New King’s Cross offices greenest in country

Camden Council’s new building in King’s Cross has been officially recognised as one of the most energy efficient and sustainable public buildings in the United Kingdom with four accolades now to its name.

5 Pancras Square (5PS) has just been awarded the esteemed RIBA London award, to go along with the Sustainability Award by the Royal Institute of British Architects (RIBA), as well as a Guardian Sustainable Business Award. It has also won Building magazine’s Sustainability project of the year award and Best Inclusive Building at the LABC (Local Authority Building Control) Building Excellence Awards ceremony.

This follows its assessment as ‘outstanding’ under the BREEAM (Building Research Establishment Environmental Assessment Methodology) environmental assessment method and rating system for buildings.

The building was marked against 10 categories to see how well the building was working once construction had finished and staff had moved in.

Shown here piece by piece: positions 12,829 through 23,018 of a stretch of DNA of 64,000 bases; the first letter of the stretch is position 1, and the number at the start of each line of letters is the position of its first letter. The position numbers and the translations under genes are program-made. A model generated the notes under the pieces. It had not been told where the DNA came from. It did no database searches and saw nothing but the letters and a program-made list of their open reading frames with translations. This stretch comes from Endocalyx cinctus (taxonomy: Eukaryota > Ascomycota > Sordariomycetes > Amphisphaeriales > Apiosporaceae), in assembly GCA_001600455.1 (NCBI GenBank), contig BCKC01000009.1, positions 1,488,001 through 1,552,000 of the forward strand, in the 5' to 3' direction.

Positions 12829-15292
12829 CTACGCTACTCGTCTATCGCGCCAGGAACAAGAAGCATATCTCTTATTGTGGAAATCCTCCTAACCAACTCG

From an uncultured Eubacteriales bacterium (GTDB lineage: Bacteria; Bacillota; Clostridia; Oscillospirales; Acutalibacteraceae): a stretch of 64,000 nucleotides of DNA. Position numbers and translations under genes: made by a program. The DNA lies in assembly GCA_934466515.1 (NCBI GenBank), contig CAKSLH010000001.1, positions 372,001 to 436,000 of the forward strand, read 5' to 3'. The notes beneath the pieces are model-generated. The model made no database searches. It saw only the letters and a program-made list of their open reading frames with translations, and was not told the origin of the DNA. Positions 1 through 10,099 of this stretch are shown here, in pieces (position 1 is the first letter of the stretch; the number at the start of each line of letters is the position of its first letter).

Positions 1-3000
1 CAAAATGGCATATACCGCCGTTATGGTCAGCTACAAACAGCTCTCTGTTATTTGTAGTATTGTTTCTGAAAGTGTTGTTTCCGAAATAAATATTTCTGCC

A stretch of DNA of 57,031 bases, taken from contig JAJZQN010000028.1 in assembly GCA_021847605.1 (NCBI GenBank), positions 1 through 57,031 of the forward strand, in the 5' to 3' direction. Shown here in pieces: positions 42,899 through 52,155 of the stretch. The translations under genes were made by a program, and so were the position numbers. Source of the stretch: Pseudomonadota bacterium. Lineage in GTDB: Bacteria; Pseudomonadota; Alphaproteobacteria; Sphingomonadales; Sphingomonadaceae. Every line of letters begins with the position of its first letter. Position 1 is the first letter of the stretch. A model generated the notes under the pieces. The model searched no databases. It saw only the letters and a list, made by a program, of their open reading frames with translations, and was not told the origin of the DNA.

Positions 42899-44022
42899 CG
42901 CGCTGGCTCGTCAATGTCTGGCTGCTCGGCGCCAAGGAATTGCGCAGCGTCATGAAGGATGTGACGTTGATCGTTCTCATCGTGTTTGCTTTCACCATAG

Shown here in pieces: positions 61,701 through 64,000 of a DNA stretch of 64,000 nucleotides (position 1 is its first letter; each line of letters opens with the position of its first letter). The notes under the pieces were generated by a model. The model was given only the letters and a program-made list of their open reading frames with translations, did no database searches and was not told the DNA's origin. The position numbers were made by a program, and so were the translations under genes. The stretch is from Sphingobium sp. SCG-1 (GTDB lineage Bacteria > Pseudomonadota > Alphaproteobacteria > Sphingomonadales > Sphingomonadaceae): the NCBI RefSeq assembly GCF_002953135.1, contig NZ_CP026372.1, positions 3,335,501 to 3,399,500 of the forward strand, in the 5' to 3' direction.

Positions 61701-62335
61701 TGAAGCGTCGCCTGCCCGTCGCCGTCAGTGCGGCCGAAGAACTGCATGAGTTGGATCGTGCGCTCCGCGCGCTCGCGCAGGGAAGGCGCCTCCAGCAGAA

The final score for the project was 97.6 per cent, the second highest BREEAM rating ever achieved with maximum 100% in four categories – management; transport; waste and land use and ecology.

The offices were fully paid for by relocating the council’s workforce selling old and inefficient buildings across the borough.

Councillor Theo Blackwell, Cabinet member for Finance and Technology Policy
“5 Pancras Square is a fantastic new public services hub for Camden as well as now being confirmed as one of the greenest public buildings in the UK.  One of the many benefits to the taxpayer will be to reduce the council's energy bills by £500,000 a year because we invested in energy efficiency right from the start.”
Councillor Theo Blackwell, Cabinet member for Finance and Technology Policy

Designed by architects Bennetts Associates and developed by King’s Cross Central Limited Partnership, following a brief laid down by the council, the building uses sustainable technology to help the council drastically reduce its carbon footprint and make annual savings on energy costs alone of more than £500,000 compared to its previous old inefficient accommodation.

It uses a highly energy efficient ventilation system; energy efficient windows that reduce glare from the sun; captures rainwater to help in reducing fresh water usage and is linked to a site-wide district heating network that provides all of the development’s heating and hot water needs.

The development also helps further the council’s aim of encouraging greater use of public transport or cycling by having no on site car parking other than for disabled drivers.